Withholding of payments is a common plight facing Migrant domestic workers in Lebanon. The economic crisis coupled with the pandemic and the explosion means that migrant workers are working for months without payments.

30/11/2020

Alice* is a single mother of two. She migrated to Lebanon as a domestic worker in 2019 after a relative approached and introduced her to a recruitment agency which promised a job in Lebanon. It was the first time going out of the country but even with the lack of experience, she was excited to take the risk as she was the breadwinner in her family and lacked employment. She left the children under the care of her parents with the hope that she would be sending money back home every month to support them and ensure the children needs were met.

For four months, she worked without a regular pay but sometimes when she complained, the employer would give her some money.

On arrival in Lebanon, she was received by her employer who was also her sponsor. The family consisted of a husband, wife and two children, the youngest being only one year and eight months. Her responsibilities included mostly cleaning, laundry, ironing, cooking and looking after the children. She was able to get her salary for the first three months, which was sent by her employer to a relative through Western Union. The salary was 250 dollars. However, after three months, her employer stopped paying her, insisting on the country’s bad economic status and the fact that she had spent money to get her to Lebanon.

For four months, she worked without regular pay but sometimes when she complained, the employer would give her some money, not equivalent to her actual salary. She was also not allowed to go out of the house which she says was a strategy to prevent her from running away. Later, she started experiencing health problems but was only given painkillers by her employer. During this period, demonstrations by the Kenyan migrants outside the consulate had intensified. Migrant workers were requesting for repatriation among other demands related to the challenges they had faced in the country. She said that her employer packed her clothes in a polythene paper and dumped her at the consulate where other demonstrators were assembled.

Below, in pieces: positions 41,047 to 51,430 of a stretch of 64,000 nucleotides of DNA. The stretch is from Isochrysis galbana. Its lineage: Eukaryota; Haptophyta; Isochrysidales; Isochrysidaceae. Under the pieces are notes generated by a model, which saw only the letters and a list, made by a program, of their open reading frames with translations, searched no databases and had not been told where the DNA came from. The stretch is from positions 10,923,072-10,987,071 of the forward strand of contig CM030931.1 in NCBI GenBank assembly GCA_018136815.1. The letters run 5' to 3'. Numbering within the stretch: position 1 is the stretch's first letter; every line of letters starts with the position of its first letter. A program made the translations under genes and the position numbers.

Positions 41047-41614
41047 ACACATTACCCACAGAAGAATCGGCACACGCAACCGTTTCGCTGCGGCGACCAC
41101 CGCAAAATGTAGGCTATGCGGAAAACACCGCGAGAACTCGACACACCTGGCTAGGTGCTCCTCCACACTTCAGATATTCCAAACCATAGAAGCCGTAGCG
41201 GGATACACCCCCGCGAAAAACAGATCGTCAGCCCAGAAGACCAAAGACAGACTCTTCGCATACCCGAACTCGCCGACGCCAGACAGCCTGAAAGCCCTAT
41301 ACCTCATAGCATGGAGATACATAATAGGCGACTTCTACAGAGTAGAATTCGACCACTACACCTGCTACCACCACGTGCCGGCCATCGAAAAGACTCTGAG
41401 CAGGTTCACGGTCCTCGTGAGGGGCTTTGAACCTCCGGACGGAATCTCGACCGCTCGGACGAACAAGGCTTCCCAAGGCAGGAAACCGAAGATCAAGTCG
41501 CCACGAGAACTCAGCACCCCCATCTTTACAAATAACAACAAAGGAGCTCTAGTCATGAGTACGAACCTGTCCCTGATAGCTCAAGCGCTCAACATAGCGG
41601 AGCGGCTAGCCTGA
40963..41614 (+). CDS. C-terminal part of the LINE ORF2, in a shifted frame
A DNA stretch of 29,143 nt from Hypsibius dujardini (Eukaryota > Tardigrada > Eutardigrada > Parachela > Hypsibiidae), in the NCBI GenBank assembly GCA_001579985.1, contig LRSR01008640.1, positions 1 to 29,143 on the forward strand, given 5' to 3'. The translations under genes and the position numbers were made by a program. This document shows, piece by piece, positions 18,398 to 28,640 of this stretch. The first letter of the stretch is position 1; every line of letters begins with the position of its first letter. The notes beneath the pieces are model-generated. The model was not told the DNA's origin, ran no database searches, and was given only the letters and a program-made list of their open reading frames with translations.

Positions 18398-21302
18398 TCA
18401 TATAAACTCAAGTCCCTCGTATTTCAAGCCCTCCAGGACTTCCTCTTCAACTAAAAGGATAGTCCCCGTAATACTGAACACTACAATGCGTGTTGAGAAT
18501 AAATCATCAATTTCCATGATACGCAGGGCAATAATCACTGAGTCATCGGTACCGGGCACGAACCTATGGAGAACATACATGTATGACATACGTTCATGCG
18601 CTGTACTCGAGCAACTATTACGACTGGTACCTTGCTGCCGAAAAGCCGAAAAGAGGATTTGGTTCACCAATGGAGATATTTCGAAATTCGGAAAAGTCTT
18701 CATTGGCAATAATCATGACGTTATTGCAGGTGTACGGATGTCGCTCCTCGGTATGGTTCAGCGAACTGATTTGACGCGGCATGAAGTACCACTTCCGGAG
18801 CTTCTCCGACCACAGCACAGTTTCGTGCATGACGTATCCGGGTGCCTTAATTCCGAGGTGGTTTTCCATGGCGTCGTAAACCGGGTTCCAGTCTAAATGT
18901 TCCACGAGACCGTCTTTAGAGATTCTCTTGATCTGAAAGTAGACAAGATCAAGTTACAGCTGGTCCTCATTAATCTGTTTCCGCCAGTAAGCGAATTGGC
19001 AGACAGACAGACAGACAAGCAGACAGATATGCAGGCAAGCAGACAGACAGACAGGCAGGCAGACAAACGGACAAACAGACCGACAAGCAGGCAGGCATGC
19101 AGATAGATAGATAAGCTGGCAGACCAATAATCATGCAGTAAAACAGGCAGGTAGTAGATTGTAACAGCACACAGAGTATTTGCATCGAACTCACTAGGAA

She said that her employer packed her clothes in a polythene paper and dumped her at the consulate where other demonstrators were assembled.

She spent a week sleeping in the streets but luckily a well wisher paid for her ticket back, while another gave her a travelling bag for her belongings.She is now in hers parent’s home and reunited with her children. Even though she was happy to return, she says that she experiences shame and has been mocked by some people in her village who were aware that she had travelled but came back with nothing.


SendUsHome – Kenya was able to reach out to her and sent a Ksh6000 stipend and referred her to a counselor. A follow up later revealed that she was able to use some of the money to buy some chicken poultry as a small investment that could be a source of income. However, one of the biggest challenges is the diseases attacking the chicken leading to death.

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